The world's largest high-energy particle collider has recreated conditions similar to an early phase of the Big Bang.
The extreme heat, thousands of times hotter than the centre of the sun, was the result of the Large Hadron Collider's first collisions of heavy particles called lead ions.
The collisions were recorded shortly after midnight CET Sunday, reported CERN, the European organization for nuclear research that runs the underground collider near Geneva, Switzerland, in a news release Monday.
Previously, the facility had only collided much smaller particles called protons.
Researchers hope the collisions of lead ions, each of which contains 82 protons, produce a new phase of matter called a quark-gluon plasma, CERN said in a statement. The researchers want to study how that quark-gluon plasma evolved into the kind of matter that makes up the universe today
Quarks and gluons are very tiny particles that combine into larger particles called protons. Those in turn combine with electrons to form atoms in the world we know today. However, during the initial moments of the Big Bang, that hadn't yet happened.
Millionth of a second after Big Bang
"One millionth of a second or a few hundred millionths of a second after the Big Bang, the universe was probably in this state where all the quarks were free," said Pierre Savard, a University of Toronto particle physicist and a scientist at Vancouver's TRIUMF laboratory. He is involved in studies at the Large Hadron Collider.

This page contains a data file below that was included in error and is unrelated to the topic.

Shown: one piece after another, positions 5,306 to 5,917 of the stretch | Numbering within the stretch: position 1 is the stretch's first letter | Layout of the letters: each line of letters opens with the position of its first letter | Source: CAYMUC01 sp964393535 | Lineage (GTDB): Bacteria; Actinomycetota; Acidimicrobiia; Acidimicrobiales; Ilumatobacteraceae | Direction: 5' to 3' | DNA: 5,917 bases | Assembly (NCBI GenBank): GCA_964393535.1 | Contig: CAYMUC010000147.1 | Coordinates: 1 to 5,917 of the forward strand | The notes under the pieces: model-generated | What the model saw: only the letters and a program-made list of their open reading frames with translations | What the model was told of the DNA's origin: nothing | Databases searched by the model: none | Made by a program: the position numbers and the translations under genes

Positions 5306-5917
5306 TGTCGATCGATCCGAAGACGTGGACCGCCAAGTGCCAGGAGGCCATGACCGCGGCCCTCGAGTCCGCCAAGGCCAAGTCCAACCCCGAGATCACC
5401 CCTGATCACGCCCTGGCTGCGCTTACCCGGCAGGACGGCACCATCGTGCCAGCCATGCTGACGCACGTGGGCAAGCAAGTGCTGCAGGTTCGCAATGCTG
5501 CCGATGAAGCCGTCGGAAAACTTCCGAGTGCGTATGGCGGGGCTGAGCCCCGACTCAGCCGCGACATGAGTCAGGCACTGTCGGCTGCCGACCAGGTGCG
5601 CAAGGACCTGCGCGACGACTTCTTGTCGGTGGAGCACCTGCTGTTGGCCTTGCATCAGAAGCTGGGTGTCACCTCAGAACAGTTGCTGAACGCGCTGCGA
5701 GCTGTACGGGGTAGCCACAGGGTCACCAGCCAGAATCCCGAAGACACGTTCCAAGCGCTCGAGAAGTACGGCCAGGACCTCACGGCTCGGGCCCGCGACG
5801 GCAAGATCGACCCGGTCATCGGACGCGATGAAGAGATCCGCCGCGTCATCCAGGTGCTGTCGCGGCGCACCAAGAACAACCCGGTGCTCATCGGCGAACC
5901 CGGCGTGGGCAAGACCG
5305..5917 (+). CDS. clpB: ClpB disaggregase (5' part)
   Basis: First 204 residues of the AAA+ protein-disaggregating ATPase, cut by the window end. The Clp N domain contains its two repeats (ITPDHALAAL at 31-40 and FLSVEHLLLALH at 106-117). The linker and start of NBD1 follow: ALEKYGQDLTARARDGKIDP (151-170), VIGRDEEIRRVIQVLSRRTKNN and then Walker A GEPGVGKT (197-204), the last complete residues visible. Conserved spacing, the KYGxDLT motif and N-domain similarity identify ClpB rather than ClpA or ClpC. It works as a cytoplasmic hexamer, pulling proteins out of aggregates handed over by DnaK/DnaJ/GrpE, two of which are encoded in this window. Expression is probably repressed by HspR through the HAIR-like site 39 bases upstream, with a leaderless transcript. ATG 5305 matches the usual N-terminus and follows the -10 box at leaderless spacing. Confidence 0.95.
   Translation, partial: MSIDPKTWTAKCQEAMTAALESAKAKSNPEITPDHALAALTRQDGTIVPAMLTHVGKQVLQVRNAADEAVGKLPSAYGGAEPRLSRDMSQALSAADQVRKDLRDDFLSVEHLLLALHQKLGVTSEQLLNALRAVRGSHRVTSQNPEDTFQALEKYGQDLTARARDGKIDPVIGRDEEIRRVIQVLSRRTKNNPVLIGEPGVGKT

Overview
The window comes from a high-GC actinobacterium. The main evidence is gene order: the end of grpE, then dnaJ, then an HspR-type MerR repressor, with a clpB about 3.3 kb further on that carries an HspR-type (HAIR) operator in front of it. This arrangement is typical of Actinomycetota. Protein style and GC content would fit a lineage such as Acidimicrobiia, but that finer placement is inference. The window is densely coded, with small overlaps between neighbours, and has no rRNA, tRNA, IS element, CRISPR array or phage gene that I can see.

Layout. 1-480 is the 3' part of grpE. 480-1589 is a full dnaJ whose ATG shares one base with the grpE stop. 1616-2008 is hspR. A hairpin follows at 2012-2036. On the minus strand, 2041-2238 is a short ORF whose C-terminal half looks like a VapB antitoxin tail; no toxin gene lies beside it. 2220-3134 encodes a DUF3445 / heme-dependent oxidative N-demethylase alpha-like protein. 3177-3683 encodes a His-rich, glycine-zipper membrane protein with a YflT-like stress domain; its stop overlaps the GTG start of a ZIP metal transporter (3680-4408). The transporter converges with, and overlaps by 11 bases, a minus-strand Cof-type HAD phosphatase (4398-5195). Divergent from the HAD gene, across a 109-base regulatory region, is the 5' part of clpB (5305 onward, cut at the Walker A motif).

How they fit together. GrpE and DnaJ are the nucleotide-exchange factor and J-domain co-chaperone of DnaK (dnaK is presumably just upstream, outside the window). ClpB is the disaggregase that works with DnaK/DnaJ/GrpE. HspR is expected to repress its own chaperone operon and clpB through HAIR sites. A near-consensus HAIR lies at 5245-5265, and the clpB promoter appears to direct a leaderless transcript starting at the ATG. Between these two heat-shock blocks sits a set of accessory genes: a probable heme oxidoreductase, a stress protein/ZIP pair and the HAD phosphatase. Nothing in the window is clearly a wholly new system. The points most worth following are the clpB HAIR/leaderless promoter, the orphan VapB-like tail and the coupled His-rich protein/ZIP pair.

At that point, the temperature was likely 100,000 to a million times that at the centre of the sun.
Physicists hypothesize that as the universe cooled, small groups of quarks separated into individual protons, and as it cooled further, small groups of protons combined with electrons to form individual atoms.
CERN has claimed to have produced a quark-gluon plasma before, using a different particle collider, Savard said. But such an event is difficult to verify through computer models that reconstruct the collision because of the huge number of tiny particles involved, he added.
Compared to other colliders, the LHC has a much better chance of producing a quark-gluon plasma because of the extremely high energies it operates at — "well above" what is needed, said Savard.
However, it will probably still be a while before the LHC researchers figure out whether they have, in fact, created a quark-gluon plasma, Savard said. "It's likely, but we'll need quite a bit of data and analysis."
The collider will continue smashing lead ions together until Dec. 6.
It will re-start with proton collisions in February.
Savard's own research, which is part of an experiment called ATLAS, involves proton collisions. They are simpler to study because they involve fewer particles.